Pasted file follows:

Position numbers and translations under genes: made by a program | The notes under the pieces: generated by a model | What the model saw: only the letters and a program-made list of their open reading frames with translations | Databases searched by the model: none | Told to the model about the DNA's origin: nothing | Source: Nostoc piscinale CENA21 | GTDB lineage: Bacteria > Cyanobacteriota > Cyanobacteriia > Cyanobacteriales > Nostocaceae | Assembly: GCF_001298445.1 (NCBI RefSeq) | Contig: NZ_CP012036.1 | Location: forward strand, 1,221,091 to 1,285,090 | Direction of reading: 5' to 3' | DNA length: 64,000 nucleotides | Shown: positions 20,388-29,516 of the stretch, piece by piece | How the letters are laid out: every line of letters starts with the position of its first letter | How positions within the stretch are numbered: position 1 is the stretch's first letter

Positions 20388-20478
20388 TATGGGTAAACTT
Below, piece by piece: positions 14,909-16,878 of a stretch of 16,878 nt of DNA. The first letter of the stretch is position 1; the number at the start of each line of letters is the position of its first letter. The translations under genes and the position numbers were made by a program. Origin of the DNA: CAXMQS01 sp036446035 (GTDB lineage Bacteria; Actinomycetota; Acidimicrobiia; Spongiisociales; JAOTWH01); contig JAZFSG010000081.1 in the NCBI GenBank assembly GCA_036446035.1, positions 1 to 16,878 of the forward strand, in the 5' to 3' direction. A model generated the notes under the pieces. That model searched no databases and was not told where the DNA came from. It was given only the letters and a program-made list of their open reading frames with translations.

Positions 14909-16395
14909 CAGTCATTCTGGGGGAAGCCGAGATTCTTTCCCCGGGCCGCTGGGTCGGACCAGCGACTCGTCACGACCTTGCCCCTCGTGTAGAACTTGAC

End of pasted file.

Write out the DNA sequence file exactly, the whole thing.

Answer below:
Position numbers and translations under genes: made by a program | The notes under the pieces: generated by a model | What the model saw: only the letters and a program-made list of their open reading frames with translations | Databases searched by the model: none | Told to the model about the DNA's origin: nothing | Source: Nostoc piscinale CENA21 | GTDB lineage: Bacteria > Cyanobacteriota > Cyanobacteriia > Cyanobacteriales > Nostocaceae | Assembly: GCF_001298445.1 (NCBI RefSeq) | Contig: NZ_CP012036.1 | Location: forward strand, 1,221,091 to 1,285,090 | Direction of reading: 5' to 3' | DNA length: 64,000 nucleotides | Shown: positions 20,388-29,516 of the stretch, piece by piece | How the letters are laid out: every line of letters starts with the position of its first letter | How positions within the stretch are numbered: position 1 is the stretch's first letter

Positions 20388-20478
20388 TATGGGTAAACTT
Below, piece by piece: positions 14,909-16,878 of a stretch of 16,878 nt of DNA. The first letter of the stretch is position 1; the number at the start of each line of letters is the position of its first letter. The translations under genes and the position numbers were made by a program. Origin of the DNA: CAXMQS01 sp036446035 (GTDB lineage Bacteria; Actinomycetota; Acidimicrobiia; Spongiisociales; JAOTWH01); contig JAZFSG010000081.1 in the NCBI GenBank assembly GCA_036446035.1, positions 1 to 16,878 of the forward strand, in the 5' to 3' direction. A model generated the notes under the pieces. That model searched no databases and was not told where the DNA came from. It was given only the letters and a program-made list of their open reading frames with translations.

Positions 14909-16395
14909 CAGTCATTCTGGGGGAAGCCGAGATTCTTTCCCCGGGCCGCTGGGTCGGACCAGCGACTCGTCACGACCTTGCCCCTCGTGTAGAACTTGAC